How closing Mexico border could hurt US

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OVER THE last several days, US President Donald Trump has threatened to close the Mexico border as a measure to check illegal immigration. Last week, he tweeted: “… If for any reason Mexico stops apprehending and bringing the illegals back to where they came from, the U.S. will be forced to Tariff at 25% all cars made in Mexico and shipped over the Border to us. If that doesn’t work, which it will, I will close the Border.”
While Trump has projected this as a punishment for Mexico, economists have warned that any such move would be disastrous for the US economy. The North American Free Trade Agreement (NAFTA) facilitates trade by cutting tariffs and streamlining regulations. Reports citing figures from the US Chamber of Commerce said nearly $1.7 billion of goods and services flow across the Mexico border daily. These include jeans, cars, flat-screen TVs — and avocados, beloved to many Americans.
“… What Trump is talking about now, shutting the southern border, would be catastrophic. It’s just absurd,” The New York Times quoted Gary Hufbauer of the Peterson Institute for International Economics as saying.Some of the likely impacts if the border were indeed to close:The NYT report listed US manufacture as among the biggest victims of a border shutdown. US industries rely on Mexico, either by selling goods and services into Mexico or by using Mexican materials in their products. Mexico is the United States’ third largest trading partner, with the latter importing $349.6 billion from Mexico in 2018, and exporting $265 billion, The NYT said citing statistics from the Union Nations’ International Trade Center.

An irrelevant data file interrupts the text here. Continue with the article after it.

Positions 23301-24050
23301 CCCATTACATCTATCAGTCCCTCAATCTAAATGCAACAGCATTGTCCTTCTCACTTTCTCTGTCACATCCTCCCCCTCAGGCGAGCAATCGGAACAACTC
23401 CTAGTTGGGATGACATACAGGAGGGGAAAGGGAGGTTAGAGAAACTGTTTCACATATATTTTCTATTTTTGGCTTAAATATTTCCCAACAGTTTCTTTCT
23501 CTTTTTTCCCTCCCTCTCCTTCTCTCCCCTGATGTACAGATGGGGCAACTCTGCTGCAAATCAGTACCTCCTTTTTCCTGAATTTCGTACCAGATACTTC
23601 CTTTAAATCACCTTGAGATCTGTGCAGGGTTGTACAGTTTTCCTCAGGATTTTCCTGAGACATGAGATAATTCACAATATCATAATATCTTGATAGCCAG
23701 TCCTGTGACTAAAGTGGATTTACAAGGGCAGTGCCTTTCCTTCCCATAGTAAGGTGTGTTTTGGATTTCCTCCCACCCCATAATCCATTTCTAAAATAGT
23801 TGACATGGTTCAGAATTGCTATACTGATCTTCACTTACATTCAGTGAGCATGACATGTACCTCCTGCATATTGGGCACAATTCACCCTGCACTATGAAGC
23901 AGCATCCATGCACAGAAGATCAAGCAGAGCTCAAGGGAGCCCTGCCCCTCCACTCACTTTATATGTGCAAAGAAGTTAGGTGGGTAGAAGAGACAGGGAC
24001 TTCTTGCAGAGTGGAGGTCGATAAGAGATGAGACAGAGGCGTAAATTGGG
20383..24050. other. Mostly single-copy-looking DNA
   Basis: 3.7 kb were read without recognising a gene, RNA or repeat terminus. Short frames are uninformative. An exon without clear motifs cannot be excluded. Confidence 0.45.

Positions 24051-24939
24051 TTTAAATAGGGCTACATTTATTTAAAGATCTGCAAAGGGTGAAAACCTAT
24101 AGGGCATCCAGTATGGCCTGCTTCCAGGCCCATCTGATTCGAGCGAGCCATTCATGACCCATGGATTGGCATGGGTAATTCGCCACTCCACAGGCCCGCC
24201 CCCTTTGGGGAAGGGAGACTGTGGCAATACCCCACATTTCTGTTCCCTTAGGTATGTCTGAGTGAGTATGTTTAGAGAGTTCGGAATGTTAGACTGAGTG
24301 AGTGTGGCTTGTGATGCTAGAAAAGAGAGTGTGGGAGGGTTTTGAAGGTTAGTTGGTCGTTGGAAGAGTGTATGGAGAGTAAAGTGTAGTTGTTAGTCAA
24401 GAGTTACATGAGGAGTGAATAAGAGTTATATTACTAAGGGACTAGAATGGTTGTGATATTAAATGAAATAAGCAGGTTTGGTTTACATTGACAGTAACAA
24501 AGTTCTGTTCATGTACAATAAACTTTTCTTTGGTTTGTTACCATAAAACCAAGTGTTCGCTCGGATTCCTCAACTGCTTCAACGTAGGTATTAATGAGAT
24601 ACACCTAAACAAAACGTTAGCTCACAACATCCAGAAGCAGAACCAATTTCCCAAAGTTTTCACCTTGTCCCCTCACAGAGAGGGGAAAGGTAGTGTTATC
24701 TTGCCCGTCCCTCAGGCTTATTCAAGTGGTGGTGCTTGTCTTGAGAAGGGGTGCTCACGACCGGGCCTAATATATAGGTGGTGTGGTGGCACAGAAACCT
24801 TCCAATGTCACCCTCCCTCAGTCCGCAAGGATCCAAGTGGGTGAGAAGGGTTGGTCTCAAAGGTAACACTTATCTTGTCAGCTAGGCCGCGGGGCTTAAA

Among those affected would be automobile makers, with supply chains disrupted, as would those manufacturers of flat-screen TVs, computer hardware and medical devices, besides the apparel industry that sources raw materials from the US and makes finished products in Mexico. Mexico also depends on the US for natural gas through cross-border pipelines, while hundreds of thousands of US jobs are tied to transportation to and from Mexico.Overall, The NYT said, top multinational companies would be affected — including Ford, Toyota, Boeing— and so would countless small- and medium-size businesses.The US depends on Mexico for fresh fruit and vegetables like avocados — Mexico supplies 80% of the avocados eaten in the US — as well as tomatoes, strawberries, grapes and mangoes, while Mexico relies on US soybeans, corn, dairy products, The NYT said. Shutting the border would most likely lead to dwindling of supplies, a spike in prices of food items imported from Mexico, and a drop in prices of US crops besides a loss of market.